You may have heard that St. Gregory the Great (c. 540 – 604) defined contemplation as “resting in God.” Indeed, this quote is posted on the home page of The Contemplative Writer! This snippet is a condensed version of what St. Gregory really said, and I thought we should take a look at the full statement. It’s a wonderfully nuanced description of just what “resting in God” really means:
But the contemplative life is: to retain indeed with all one’s mind the love of God and neighbor, but to rest from all exterior action, and cleave only to the desire of the Maker, that the mind may now take no pleasure in doing anything, but having spurned all cares, may be aglow to see the face of its Creator; so that it already knows how to bear with sorrow the burden of the corruptible flesh, and with all its desires to seek to join the hymn-singing choirs of angels, to mingle with the heavenly citizens, and to rejoice at its everlasting incorruption in the sight of God. (Source)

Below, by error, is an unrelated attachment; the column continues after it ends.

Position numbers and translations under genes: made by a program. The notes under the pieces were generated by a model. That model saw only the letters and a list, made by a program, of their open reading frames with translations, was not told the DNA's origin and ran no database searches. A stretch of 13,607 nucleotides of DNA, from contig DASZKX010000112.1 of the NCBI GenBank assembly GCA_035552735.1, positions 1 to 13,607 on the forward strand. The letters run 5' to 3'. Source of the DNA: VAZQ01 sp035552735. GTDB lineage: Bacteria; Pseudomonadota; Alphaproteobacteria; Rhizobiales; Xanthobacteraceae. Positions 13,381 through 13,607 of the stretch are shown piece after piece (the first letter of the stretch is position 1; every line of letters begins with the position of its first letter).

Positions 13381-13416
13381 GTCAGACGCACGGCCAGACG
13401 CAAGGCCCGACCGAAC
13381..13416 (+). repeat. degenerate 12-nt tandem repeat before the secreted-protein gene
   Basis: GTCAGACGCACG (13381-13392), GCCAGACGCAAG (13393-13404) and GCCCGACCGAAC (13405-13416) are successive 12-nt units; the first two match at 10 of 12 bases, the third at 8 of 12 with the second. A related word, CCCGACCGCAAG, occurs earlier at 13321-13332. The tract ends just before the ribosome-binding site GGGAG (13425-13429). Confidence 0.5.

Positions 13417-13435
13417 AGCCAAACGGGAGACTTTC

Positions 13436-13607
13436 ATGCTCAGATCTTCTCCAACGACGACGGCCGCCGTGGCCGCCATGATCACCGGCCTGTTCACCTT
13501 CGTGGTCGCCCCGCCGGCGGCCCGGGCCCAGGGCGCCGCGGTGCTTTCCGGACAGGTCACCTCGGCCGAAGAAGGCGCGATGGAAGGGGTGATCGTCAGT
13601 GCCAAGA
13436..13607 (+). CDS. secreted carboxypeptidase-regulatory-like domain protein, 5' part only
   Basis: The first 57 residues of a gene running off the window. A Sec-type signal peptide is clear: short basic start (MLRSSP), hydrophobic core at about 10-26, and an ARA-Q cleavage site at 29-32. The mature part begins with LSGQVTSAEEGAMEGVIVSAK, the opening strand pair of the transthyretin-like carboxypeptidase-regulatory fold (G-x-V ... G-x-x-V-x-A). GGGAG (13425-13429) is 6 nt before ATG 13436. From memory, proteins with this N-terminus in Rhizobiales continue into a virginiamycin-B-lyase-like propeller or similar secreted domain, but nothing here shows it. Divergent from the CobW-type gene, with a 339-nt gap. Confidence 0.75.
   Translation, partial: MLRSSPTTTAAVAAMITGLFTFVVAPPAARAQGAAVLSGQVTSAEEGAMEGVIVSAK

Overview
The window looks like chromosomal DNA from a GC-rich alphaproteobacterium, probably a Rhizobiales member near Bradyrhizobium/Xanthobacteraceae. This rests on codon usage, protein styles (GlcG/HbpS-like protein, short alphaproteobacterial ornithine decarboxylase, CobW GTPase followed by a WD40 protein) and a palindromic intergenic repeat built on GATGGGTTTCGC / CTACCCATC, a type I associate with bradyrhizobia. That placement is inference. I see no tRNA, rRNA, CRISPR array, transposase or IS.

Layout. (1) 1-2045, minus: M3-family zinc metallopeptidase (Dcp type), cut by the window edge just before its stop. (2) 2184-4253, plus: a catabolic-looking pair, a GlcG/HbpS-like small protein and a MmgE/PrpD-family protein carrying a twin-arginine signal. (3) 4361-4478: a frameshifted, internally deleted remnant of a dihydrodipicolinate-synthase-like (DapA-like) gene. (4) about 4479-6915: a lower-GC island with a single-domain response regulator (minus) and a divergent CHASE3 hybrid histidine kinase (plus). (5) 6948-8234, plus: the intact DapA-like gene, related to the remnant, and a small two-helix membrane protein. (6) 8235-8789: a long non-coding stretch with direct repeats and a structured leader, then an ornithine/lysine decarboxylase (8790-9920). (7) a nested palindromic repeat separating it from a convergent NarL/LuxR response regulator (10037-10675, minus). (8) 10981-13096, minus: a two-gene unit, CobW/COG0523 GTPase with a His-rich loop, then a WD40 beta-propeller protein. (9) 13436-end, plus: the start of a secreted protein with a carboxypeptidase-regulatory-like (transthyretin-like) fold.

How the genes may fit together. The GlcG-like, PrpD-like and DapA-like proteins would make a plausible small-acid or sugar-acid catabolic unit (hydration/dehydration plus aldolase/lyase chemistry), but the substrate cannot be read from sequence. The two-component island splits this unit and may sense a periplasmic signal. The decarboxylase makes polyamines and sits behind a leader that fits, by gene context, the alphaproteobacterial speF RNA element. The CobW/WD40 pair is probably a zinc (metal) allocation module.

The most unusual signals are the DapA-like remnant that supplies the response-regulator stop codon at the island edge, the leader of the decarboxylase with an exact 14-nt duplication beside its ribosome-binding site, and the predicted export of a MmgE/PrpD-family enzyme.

Note that for Gregory, resting in God means:
- Cleaving to our Maker
- Being aglow to see the Creator
- Bearing the burdens of the flesh
- Desiring heaven
Gregory the Great (c. 540 – 604) was pope of the Catholic Church from 590 to 604. He was a contemplative, a missionary, a reformer, and a physician of souls. Read more here.
Reflection: How are prayer and contemplation like rest for you?